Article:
The diagnostic workup should include the patient's medical history, medications, dental history, and expectations as well as an intraoral examination and a cone-beam computed tomography (CBCT) scan. When conducting the intraoral examination, an evaluation of the soft-tissue volume and contours should be performed. The most important soft-tissue structures to identify and measure are the interproximal papillae on either side of the edentulous site. The papillae should be symmetrical with those of the same tooth on the contralateral side. If one or both of the papillae associated with the implant site is absent or insufficient, a soft-tissue augmentation procedure should be performed before implant placement and immediate provisionalization.
If the soft-tissue volume is acceptable and the tooth to be replaced is still present, the 3-dimensional CBCT scan should show its incisal position in relation to the tooth in the opposing arch. If the patient is missing the tooth to be replaced, the radiographic guide should show the ideal crown position, and the contours of the crown should be visible on the CBCT scan that is taken. The radiographic guide may then be converted into the surgical template. The surgical template should show the labial surface of the future crown to limit the labial angulation of the implant. Ideally, screw-retained provisional crowns for anterior teeth have their access channels positioned to exit through the cingulum.
Hard- and Soft-Tissue Requirements
When considering immediate provisionalization of a single implant in the esthetic zone, one of the keys to successful treatment is ensuring that there is sufficient hard- and soft-tissue volume. Having sufficient tissue volume permits the restorative team members to fabricate a natural appearing implant-supported restoration. The volume of bone available must be sufficient in both height and width. For implant placement, the width of the alveolar ridge should be a minimum of 3 mm wider than the diameter of the selected implant. Furthermore, a minimum of 2 mm of facial bone thickness should be maintained to provide support for the gingival tissue contours.1 Regarding the gingival tissue, the quality is as important as the quantity. An appropriate gingival phenotype and width of attached gingiva are necessary to provide the contours to achieve esthetic results.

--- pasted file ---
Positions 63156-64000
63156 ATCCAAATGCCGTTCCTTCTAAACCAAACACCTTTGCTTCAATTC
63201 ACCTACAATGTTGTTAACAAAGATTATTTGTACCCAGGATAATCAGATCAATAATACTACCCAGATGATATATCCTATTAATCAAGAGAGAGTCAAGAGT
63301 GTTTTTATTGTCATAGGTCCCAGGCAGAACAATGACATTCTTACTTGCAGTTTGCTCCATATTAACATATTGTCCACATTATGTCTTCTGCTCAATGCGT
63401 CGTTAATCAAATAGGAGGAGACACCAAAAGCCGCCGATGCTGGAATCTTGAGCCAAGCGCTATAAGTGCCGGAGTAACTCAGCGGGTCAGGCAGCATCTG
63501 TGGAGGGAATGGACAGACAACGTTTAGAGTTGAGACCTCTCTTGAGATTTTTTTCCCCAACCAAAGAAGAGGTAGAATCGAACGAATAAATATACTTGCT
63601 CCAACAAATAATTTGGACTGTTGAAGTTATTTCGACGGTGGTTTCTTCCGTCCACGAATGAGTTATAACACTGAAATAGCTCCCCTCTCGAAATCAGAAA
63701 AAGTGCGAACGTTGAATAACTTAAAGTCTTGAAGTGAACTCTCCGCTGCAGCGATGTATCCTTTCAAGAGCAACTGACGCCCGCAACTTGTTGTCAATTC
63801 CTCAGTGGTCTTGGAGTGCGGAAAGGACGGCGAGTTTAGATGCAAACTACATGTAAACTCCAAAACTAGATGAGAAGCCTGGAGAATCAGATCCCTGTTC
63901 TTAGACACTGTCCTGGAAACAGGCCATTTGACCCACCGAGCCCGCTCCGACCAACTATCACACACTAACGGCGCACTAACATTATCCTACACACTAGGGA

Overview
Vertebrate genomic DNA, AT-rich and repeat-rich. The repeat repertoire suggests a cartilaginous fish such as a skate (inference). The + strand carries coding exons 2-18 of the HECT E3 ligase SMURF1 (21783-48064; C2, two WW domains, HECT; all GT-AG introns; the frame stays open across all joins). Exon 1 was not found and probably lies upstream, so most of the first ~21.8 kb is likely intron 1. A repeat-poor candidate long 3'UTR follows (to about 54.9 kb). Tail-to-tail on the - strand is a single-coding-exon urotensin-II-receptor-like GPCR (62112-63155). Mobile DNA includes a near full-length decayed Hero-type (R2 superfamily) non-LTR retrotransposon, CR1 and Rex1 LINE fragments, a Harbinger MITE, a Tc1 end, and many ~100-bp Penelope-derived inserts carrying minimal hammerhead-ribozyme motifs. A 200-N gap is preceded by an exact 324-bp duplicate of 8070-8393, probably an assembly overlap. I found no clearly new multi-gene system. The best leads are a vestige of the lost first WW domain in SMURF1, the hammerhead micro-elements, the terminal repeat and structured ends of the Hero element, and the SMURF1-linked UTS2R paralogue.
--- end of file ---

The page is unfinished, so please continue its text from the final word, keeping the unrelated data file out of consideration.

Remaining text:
Implant and Component Selection
The body shape and abutment connection of the implant selected are extremely important when considering immediate provisionalization. To assist in achieving sufficient initial stability of the implant to permit provisionalization, the implant body shape recommended is a tapered design with aggressive, sharply pitched threads. The abutment connection should allow for ease of attachment and removal of the prosthesis using screw retention. An engaging temporary abutment is used to retain the provisional restoration.
Determining Primary Implant Stability
Gapski and colleagues identified several key factors for success in immediate implant loading protocols.2 Arguably, the most important is establishing sufficient primary stability of the implant.16 There are two methods used to determine primary implant stability. The first involves measuring the insertion torque, which is the amount of force necessary to deliver and seat the implant into the recipient bed. The advantage of this method is that most implant drivers have torque settings, so there is no need to purchase additional equipment. The disadvantages of this method include that the torque measurements on implant drivers must be calibrated on a regular basis to provide reliable readings, there is no consensus on whether regular or higher torque insertion forces are ideal,17 and the measurement can only be taken once. The second method of determining primary implant stability is to use resonance frequency analysis (RFA). RFA involves sending a magnetic wave into the implant via a transducer and then measuring the magnitude of the wave that reverberates back. The value is measured using the ISQ scale, which was developed to assist in determining loading protocols.18,19 The advantages of using this method include the ability to take sequential measurements of implant stability, which provides an easy, noninvasive method of tracking the progress of osseointegration. Patients who receive immediately provisionalized implants will have a second ISQ measurement after 6 months. The disadvantage of using this method is the need to purchase an RFA device and transducers.